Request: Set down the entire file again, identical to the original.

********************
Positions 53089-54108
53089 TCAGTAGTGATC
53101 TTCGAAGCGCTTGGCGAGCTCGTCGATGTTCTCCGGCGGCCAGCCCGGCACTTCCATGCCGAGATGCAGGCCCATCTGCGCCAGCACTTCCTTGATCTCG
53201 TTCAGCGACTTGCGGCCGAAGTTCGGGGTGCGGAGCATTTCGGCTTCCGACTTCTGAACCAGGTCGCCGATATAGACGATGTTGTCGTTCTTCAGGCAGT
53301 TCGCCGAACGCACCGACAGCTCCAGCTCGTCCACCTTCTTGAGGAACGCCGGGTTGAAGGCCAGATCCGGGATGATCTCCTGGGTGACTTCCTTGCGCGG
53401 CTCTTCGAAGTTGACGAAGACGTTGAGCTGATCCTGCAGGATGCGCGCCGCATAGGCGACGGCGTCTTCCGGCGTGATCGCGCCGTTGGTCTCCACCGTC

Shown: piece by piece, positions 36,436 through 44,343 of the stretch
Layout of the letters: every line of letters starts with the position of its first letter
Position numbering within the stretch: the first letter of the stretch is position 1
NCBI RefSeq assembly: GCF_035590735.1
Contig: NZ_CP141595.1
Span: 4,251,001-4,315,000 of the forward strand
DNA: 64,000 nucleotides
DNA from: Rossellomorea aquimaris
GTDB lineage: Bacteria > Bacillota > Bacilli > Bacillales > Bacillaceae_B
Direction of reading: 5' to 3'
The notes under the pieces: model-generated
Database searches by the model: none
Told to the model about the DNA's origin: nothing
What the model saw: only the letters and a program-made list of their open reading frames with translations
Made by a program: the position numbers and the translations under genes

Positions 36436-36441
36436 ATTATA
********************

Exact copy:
Positions 53089-54108
53089 TCAGTAGTGATC
53101 TTCGAAGCGCTTGGCGAGCTCGTCGATGTTCTCCGGCGGCCAGCCCGGCACTTCCATGCCGAGATGCAGGCCCATCTGCGCCAGCACTTCCTTGATCTCG
53201 TTCAGCGACTTGCGGCCGAAGTTCGGGGTGCGGAGCATTTCGGCTTCCGACTTCTGAACCAGGTCGCCGATATAGACGATGTTGTCGTTCTTCAGGCAGT
53301 TCGCCGAACGCACCGACAGCTCCAGCTCGTCCACCTTCTTGAGGAACGCCGGGTTGAAGGCCAGATCCGGGATGATCTCCTGGGTGACTTCCTTGCGCGG
53401 CTCTTCGAAGTTGACGAAGACGTTGAGCTGATCCTGCAGGATGCGCGCCGCATAGGCGACGGCGTCTTCCGGCGTGATCGCGCCGTTGGTCTCCACCGTC

Shown: piece by piece, positions 36,436 through 44,343 of the stretch
Layout of the letters: every line of letters starts with the position of its first letter
Position numbering within the stretch: the first letter of the stretch is position 1
NCBI RefSeq assembly: GCF_035590735.1
Contig: NZ_CP141595.1
Span: 4,251,001-4,315,000 of the forward strand
DNA: 64,000 nucleotides
DNA from: Rossellomorea aquimaris
GTDB lineage: Bacteria > Bacillota > Bacilli > Bacillales > Bacillaceae_B
Direction of reading: 5' to 3'
The notes under the pieces: model-generated
Database searches by the model: none
Told to the model about the DNA's origin: nothing
What the model saw: only the letters and a program-made list of their open reading frames with translations
Made by a program: the position numbers and the translations under genes

Positions 36436-36441
36436 ATTATA